The educational goals include working with student groups to design and implement projects such as dorm composting and wetland restoration, and developing sustainability-related internships through the alumni network. Bea Burack ’21, a sophomore at Dartmouth College who spent four years at Exeter working to raise awareness about the threat of climate change and who is currently helping revise Dartmouth’s climate action plan, calls the stated goal to educate students in an interdisciplinary fashion “promising but vague,” adding, “I’m wondering how it will be executed.” She says she hopes the school will offer more specifics as the plan evolves, but she fully supports the proposal to expand internship opportunities. “I interned at the Conservation Law Foundation after my upper year, through a program supported by Exeter,” she recalls. “That was a transformative and fascinating experience for me and has driven my continued interest in pursuing a career as an environmental lawyer.”

The second chapter of the plan is multilayered and dedicated to emissions and energy. The first layer calls for reducing emissions — direct (scope 1) or indirect through purchased electricity (scope 2) — by 75% from a 2005 baseline by 2031. As noted, the Academy has made great strides toward this goal already, and Biggins calls the aim “very achievable and realistic.”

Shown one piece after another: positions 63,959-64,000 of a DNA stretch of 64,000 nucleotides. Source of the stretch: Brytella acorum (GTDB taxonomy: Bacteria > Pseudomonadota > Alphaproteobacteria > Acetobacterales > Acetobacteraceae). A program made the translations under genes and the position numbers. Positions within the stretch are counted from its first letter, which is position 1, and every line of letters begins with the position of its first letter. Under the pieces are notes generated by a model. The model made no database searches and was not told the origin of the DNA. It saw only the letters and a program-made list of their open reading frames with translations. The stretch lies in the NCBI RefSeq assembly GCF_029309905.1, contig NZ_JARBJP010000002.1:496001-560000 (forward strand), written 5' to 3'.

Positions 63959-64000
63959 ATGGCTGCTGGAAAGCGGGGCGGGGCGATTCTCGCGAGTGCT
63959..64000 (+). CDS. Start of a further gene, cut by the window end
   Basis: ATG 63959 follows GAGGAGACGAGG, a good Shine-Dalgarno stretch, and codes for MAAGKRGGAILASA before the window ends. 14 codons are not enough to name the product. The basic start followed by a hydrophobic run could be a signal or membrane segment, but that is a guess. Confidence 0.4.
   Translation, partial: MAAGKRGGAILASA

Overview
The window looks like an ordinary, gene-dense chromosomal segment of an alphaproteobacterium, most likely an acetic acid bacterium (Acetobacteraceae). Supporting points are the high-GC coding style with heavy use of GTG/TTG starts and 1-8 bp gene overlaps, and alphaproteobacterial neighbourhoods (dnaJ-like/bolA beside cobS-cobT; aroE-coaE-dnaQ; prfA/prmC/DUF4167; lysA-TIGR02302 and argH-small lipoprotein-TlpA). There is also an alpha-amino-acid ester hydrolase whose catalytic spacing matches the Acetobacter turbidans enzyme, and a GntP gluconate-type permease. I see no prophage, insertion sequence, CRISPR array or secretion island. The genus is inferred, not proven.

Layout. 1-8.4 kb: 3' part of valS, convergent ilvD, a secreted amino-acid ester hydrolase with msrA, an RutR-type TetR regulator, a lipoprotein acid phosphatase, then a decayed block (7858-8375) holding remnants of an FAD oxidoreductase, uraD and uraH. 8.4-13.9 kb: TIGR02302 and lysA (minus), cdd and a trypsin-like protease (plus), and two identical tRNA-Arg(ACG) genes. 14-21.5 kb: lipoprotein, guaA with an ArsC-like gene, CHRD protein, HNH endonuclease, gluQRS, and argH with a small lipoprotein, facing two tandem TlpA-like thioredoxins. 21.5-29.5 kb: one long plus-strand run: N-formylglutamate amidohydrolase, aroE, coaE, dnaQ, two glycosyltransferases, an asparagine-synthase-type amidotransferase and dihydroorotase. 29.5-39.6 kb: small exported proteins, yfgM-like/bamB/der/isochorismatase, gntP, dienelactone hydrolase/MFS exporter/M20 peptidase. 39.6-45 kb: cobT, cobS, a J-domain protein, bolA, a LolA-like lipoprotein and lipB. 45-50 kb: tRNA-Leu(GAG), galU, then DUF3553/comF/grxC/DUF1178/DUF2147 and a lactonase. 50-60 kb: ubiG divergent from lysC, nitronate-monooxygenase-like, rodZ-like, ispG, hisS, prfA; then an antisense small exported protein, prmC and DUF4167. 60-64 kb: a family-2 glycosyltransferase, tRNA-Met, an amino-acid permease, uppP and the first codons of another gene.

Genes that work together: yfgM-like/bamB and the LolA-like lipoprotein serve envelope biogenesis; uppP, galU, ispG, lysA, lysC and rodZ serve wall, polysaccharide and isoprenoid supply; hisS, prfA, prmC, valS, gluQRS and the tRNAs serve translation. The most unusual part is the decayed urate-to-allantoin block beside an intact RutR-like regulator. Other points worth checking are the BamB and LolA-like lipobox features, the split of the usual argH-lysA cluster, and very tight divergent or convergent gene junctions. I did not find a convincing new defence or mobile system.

The second element of the emissions goal targets achieving zero carbon emissions by 2050. To quantify just how ambitious this aim is, consider that even though the institution has cut its emissions from fossil fuels, it still emitted more than 10 metric tons of carbon dioxide into the atmosphere last year. Eliminating that will require fresh ideas.

“It’s important to aim so high because it’s what the best available science tells us we have to do,” Biggins says. “Not as just the Academy, it’s what civilization has to do to avoid the worst effects of global climate change.”

Biggins says that if one were to build PEA from scratch today, achieving zero carbon would be in the blueprints. “You’d have your buildings heated and cooled via heat pump, and your water heated via heat pump,” he says.

“Whether that’s air source heat pump or geothermal heat pump, those technologies exist and are available. You would also have an electric vehicle fleet. The charging station infrastructure is all available. … For the most part, the grounds equipment technology is there. And then what are you left with? Well, you’re left with supplying the electricity needed to power everything via renewable electricity. That technology exists too.”